Herbal treatments for weight loss have been shown to be effective when given in certain combinations or when taken as part of a healthy lifestyle. Citrus autanteum in one herb that has shown promise as a weight loss supplement because it contains synephrine, an alkaloid that may stimulate the central nervous system. When combined with caffeine, a known weight loss agent and also a stimulator of the central nervous system, synephrine may cause effective weight loss. Because weight gain may in part be caused by depressive symptoms whereby food is used as a comforting agent, antidepressants such as St John’s wort may also provide some weight loss benefits. For example, it has been shown that a combination of Citrus aurantium (975 mg per day), caffeine (528 mg per day) and St John’s Wort (900 mg per day) causes a significantly greater loss of body weight and a significantly greater loss of body fat compared to the placebo group when combined with a 1800 kcal per day diet over 6 weeks. 

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Colker, C. M., Kaiman, D. S., Torina, G. C., Perlis, T. and Street, C. 1999. Effects of Citrus aurantium extract, caffeine, and St. John’s wort on body fat loss, lipid levels, and mood states in overweight healthy adults. Current Therapeutic Research. 60(3): 145-153
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Reducing Sugar Sweetened Drinks: Weight Loss

Consumption of sugar in beverages can significantly contribute to overall energy intake. In addition, sugar is a metabolic poison that can disrupt normal metabolic pathways and hormonal control through its influence of the sensitivity of the insulin receptor. Limiting drinks containing sugar, or reducing sugar added to drinks such as tea has been shown to be beneficial to weight loss as it causes a removal of a metabolic poison from the diet. One study showed that energy from beverages accounted for around 356 kcals per day in a group of individuals which is 19 % of total energy intake. Reducing energy intake from liquids by 100 kcals per day was associated with weight loss of 0.25 kg after 6 months. Reducing liquid intake of energy through limiting sugar intake from drinks was more effective than removing solid food from the diet, supporting the hypothesis that sugar is a metabolic poison and can cause weight gain beyond its simple energy content through damage to the metabolic systems of the body.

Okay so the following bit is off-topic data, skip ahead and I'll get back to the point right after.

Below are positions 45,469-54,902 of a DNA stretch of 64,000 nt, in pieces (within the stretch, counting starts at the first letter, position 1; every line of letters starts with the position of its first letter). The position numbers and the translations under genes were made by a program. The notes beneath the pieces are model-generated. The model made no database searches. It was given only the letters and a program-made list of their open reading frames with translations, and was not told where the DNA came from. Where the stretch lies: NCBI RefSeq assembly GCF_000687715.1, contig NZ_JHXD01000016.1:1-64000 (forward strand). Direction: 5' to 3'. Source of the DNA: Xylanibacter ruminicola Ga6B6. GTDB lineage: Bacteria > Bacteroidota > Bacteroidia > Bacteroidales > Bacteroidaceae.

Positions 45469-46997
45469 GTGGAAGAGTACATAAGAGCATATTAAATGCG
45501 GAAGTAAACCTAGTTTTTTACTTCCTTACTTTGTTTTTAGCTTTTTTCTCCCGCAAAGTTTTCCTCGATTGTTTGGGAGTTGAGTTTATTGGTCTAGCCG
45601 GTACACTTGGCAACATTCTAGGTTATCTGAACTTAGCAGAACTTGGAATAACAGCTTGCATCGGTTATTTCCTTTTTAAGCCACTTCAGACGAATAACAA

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Chen, L., Appel, L. J., Loria, C., Lin, P. H., Champagne, C. M., Elmer, P. J., Ard, J. D., Mitchell, D., Batch, B. C., Svetkey, L. P. and Caballero, B. 2009. Reduction in consumption of sugar-sweetened beverages is associated with weight loss: the PREMIER trial. The American Journal of Clinical Nutrition. 89(5): 1299-1306
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Effects of Fasting on Testosterone

Fasting has some interesting metabolic effects. For example, the fall in insulin levels seen with fasting may induce weight loss, and the fall in inflammatory markers may improve immunity. Testosterone levels are known to drop in males undergoing fasting and this could be seen as detrimental, particularly if maximising muscle mass is a concern to that person. For example, in male rats, fasting has been shown to result in a significant reduction in plasma testosterone, plasma luteinising hormone and plasma insulin, as well as liver and muscle glycogen stores. This could therefore be seen as a detrimental effect of fasting. However, in addition to a reduction in plasma testosterone are a reduction in plasma cortisol. Therefore while testosterone levels may be reduced, the testosterone to cortisol ratio is not as detrimental as it would if cortisol levels remained high. Muscle catabolism may therefore be spared somewhat by the lower levels of cortisol, despite the lower than normal testosterone levels. 

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Guezennec, C. Y., Ferre, P., Serrurier, B., Merino, D. and Pesquies, P. C. 1982. Effects of prolonged physical exercise and fasting upon plasma testosterone level in rats. European Journal of Applied Physiology and Occupational Physiology. 49(2): 159-168
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Stress and Fasting

Fasting is known to cause significant hormonal and neuronal changes. These changes are thought to be responsible for some of the health effects of fasting. Fasting can change brain chemistry through a number of mechanisms and one mechanism might be the availability of particular energy substrates. During fasting glucose levels fall, and this reduces the availability of glucose to the brain, forcing a switch to the use of ketones as an energy substrate. Evidence suggests that the stress response may rely on glucose to be fully activated, and without a ready supply of glucose the pituitary-hypothalamus-adrenal axis may become blunted. The effect of this would be to lower circulating levels of the stress hormone cortisol, and this may provide some health effects where chronic stress is present through an attenuation of the cortisol response. This may explain some of the mood changes that are seen with fasting, which include reductions in anxiety and depression, both of which may be caused by cortisol from the stress response. 

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Kirschbaum, C., Bono, E. G., Rohleder, N., Gessner, C., Pirke, K. M., Salvador, A. and Hellhammer, D. H. 1997. Effects of fasting and glucose load on free cortisol responses to stress and nicotine. The Journal of Clinical Endocrinology & Metabolism. 82(4): 1101-1105